Amazon could ‘damage sectors and destroy jobs’

amazon box Photo credit: Mike Seyfang.
Photo credit: Mike Seyfang

Is it possible that the online retail giant could acquire a large pharmacy group like Chemist Warehouse? Experts aren’t ruling it out. Here’s how to prepare

Amazon are a potential threat to the pharmacy industry, but if businesses prepare now then they may be able to cope with the pressure of the retailer entering the marketplace, say experts.

But how likely is this and when might it happen?

Retail consultant John Batistich tells AJP that Amazon has a high level of interest in pharmacy, and particularly prescription drugs – but not to expect anything for the next five years.

“It’s not unlikely, but they’re in the very early stages,” he says.

“They launched [in Australia] only in December with local fulfilment and they’re really only expanding their categories, brands, they haven’t launched any real fulfilment advantages, and they haven’t importantly launched their Amazon Prime membership.

“So they’ve got a long way to go in building up their commerce strength.

“I think [pharmacists] have to take the threat seriously but know that it’s a long way out.”

MedAdvisor CEO Robert Read says Amazon are a “behemoth” company that can operate at scale, and pharmacists need to be prepared.

It is also huge part of the online marketplace, accounting for about 44% of sales, he says.

“Our view is Amazon will enter the pharmacy market, at least certainly in the US, and they’ve employed a team of experts [to deal with regulatory challenges that exist] and they have the time and patience and skill … to ensure they have the right licences to operate,” he told delegates at APP2018.

“To think that such a huge behemoth company can operate at scale… they’re not paying the same amount of rent… we think they will enter into the market, the timing is the question,” says Mr Read.

“It’s an attractive market for Amazon, there’s huge dollar sales.

“They certainly could use their logistics power in retail; they could become a consolidated buyer of generics in their own right; they could acquire a large pharmacy group like Chemist Warehouse and have a large physical presence as well like they’ve done in the US with Whole Foods. They’ve certainly got the money for that.

“I don’t think the regulatory hurdles will hold forever.”

“We’ve never seen a company grow so large so far, invest so much in research and development, disrupt so many sectors, whether it be in books, media, retail, cloud computing, voice,” says Mr Batistich.

“And then a company that also generates so little profit, has access to almost unlimited capital, and is currently the second-most valuable company on the planet, with more than $730 billion worth of valuation,” he says.

“But also where it goes, it can damage sectors and destroy jobs.

“We need to make sure that we’re competing fairly, and ensuring that we are meeting and exceeding the rising expectations of our customers.”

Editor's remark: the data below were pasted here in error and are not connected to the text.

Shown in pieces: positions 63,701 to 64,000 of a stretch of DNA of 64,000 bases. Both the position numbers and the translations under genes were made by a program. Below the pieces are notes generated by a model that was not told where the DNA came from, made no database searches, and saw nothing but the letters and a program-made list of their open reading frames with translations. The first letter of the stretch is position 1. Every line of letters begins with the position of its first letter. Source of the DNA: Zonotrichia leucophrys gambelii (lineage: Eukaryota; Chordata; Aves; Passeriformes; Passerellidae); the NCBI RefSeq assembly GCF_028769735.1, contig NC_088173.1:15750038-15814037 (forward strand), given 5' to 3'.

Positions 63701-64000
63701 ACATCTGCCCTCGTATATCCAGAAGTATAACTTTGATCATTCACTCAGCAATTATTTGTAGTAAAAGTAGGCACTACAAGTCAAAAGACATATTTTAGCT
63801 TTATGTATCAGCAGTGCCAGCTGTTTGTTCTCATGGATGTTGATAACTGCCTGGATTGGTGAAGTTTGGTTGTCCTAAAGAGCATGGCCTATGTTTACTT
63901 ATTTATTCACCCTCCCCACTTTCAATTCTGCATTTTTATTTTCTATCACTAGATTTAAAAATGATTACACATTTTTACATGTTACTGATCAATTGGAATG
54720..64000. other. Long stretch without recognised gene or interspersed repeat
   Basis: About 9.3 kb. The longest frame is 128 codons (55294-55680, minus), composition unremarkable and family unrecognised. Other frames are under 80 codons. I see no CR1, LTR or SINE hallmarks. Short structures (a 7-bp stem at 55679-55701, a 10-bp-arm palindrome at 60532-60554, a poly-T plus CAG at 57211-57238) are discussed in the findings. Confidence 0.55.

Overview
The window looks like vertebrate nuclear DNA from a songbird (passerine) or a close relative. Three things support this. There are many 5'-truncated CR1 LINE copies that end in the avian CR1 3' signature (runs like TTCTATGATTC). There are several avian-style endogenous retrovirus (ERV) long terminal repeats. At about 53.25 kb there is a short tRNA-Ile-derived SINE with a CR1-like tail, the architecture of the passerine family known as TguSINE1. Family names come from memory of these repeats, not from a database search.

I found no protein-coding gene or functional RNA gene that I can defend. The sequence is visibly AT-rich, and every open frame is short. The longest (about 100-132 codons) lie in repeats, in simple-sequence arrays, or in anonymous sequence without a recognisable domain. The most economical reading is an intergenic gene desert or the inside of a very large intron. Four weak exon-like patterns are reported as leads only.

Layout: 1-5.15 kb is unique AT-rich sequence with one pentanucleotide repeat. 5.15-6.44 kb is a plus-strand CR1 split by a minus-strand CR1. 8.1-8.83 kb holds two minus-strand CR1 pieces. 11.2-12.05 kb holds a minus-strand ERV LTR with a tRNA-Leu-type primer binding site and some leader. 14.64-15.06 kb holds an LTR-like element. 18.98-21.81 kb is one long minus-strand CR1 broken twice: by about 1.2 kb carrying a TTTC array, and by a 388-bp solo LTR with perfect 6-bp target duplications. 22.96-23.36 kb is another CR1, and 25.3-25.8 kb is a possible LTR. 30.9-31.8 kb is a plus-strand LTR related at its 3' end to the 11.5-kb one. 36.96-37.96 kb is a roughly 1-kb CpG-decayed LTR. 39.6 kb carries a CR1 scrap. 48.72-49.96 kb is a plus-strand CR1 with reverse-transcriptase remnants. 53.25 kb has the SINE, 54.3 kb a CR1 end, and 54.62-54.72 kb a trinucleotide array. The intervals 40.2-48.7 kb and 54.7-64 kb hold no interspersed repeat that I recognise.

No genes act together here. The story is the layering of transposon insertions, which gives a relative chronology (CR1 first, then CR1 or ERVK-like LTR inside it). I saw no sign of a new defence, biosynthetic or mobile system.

Preparing for the ‘Amazon effect’

Amazon dominate the online market by offering an easy online shopping experience, says Mr Read.

“They’ve got a diverse offering, they offer convenience and a frictionless experience for customers.

“They continually bring the best in their product – I think they spend about $17 billion a year just working on their product and innovating, that’s why they have such a huge impact on the way people do their shopping. It’s often called the ‘Amazon effect’.

“Being prepared for Amazon can really help your business today. If you’re doing a really great job on providing a good online experience your experience will be better,” says Mr Read.

However he says pharmacists need to cover both the online and offline sphere, because “right now loyalty is not strong enough to support just one dimension”.

“There is a degree of behavioural loyalty to pharmacy – both for convenience and location. We think really focusing on the loyalty side is going to be a critical component of being ready for Amazon.”

Mr Batistich says pharmacies need to start preparing now to improve their business, particularly around delivery.

“We’re seeing retail grow, particularly around fulfilment and delivery options, so I think that’s a big area.

“Personalising the experience and continuing to be that trusted source, because the businesses that are competing well in the US against Amazon are those that have people at their core,” he tells AJP.

Some of the top-performing retailers that have shown growth, even in the face of an Amazon-dominated world, is they focus on the people in the stores and help people with solutions, says Mr Batistich.

“I think that is a real strength for Australian pharmacy, but we also need to be great at online and great at delivery and the technology that Amazon are investing in.”

Key ways pharmacies can prepare for Amazon:

  • Ensure you are price competitive on core products
  • Ensure your payment systems are frictionless and seamless
  • Create new, fast delivery options
  • Create a great online experience for your customers
  • Drive loyalty and engagement
  • Invest in your face-to-face services
  • Get out front and get know your customers on a personal level

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